this centipede was found on a trail at the Rancho Mission Viejo Land Conservancy reserve about 5 miles off the 5 Freeway down Ortega Highway. Got a Latin name?

The multicolored centipede is the common name for Scolopendra polymorpha. Here is some information from the website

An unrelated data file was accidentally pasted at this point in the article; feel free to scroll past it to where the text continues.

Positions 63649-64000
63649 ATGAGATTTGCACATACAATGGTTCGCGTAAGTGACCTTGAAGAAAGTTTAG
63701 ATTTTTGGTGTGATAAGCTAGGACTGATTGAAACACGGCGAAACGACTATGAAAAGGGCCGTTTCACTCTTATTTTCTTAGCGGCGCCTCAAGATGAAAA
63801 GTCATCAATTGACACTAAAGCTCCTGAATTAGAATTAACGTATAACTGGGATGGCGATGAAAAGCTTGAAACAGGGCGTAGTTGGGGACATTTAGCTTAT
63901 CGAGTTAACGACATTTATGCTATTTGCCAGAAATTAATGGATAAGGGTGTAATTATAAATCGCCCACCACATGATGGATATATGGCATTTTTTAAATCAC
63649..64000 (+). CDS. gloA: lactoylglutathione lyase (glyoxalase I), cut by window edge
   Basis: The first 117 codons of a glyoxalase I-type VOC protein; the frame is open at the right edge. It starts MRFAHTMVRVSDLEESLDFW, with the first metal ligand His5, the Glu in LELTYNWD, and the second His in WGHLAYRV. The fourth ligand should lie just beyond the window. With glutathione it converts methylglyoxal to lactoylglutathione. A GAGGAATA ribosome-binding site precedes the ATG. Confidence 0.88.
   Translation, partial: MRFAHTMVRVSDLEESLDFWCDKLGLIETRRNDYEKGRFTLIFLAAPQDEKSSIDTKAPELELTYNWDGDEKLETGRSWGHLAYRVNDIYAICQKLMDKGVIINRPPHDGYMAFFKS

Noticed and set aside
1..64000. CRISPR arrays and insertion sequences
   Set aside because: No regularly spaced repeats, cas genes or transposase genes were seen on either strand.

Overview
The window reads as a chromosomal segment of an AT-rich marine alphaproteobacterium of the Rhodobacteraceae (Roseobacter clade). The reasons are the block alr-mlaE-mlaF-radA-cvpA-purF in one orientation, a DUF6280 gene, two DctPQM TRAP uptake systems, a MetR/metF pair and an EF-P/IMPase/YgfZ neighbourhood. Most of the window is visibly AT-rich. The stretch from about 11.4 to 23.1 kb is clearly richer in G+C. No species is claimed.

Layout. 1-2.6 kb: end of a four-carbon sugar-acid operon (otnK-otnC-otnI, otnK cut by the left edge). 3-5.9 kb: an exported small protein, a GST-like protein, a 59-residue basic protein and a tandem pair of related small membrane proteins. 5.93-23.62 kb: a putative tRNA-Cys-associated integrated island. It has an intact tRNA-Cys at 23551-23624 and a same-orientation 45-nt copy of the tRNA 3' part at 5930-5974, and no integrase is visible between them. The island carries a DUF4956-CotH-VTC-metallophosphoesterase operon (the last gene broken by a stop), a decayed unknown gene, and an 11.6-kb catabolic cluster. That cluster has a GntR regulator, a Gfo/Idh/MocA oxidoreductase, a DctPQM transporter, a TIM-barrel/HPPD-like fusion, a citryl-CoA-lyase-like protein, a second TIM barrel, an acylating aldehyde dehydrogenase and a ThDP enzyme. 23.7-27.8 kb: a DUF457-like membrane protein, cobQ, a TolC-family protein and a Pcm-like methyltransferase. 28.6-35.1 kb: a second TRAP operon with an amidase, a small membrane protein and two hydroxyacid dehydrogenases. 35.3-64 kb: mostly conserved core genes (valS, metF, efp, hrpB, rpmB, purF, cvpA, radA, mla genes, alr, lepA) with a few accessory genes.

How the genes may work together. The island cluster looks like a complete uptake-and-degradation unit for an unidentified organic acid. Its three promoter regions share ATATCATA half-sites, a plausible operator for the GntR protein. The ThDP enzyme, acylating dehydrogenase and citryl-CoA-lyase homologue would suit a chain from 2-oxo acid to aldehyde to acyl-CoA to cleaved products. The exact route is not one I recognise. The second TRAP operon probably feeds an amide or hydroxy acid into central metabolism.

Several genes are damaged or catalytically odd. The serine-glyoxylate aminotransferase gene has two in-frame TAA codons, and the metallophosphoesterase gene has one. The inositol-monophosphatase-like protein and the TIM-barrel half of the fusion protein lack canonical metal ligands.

Scolopendra polymorpha This Scolopendra polymorpha is a local Arizona species. Polymorpha is Latin for ‘many form’ and it lives up to its name. We have seen these entirely yellow, orange, blue, and any gradation in between. In December of 2000 we spotted a baby blue polymorpha with bluish black bars within the Phoenix city limits. We were recently pleased to see a specimen at the Sonoran Arthropod Studies Institute about seven inches long and about as big around as a finger. We keep these on soil just damp enough to change the color. A bit of sand in the soil mix is ideal. Keep the substrate shallow if you wish to easily view your centipedes. These creatures are voracious predators that inject venom with forelegs which have been modified to function as fangs. They thrive on a diet of crickets or cockroaches that have been fed nutritiously. Humidity is easily supplied by daily misting. Even a very small polymorpha is capable of administering a bite capable of causing sharp discomfort. Pain arising from the bite of larger polymorpha may well be proportionate, and additional effects remain unknown. Handling is therefore NOT recommended. The picture to the left above is one of the low desert forms. Those to the right are high desert forms. The rightmost centipede is coiled around a clutch of eggs. She will continue to hold her young in this manner until dispersal.

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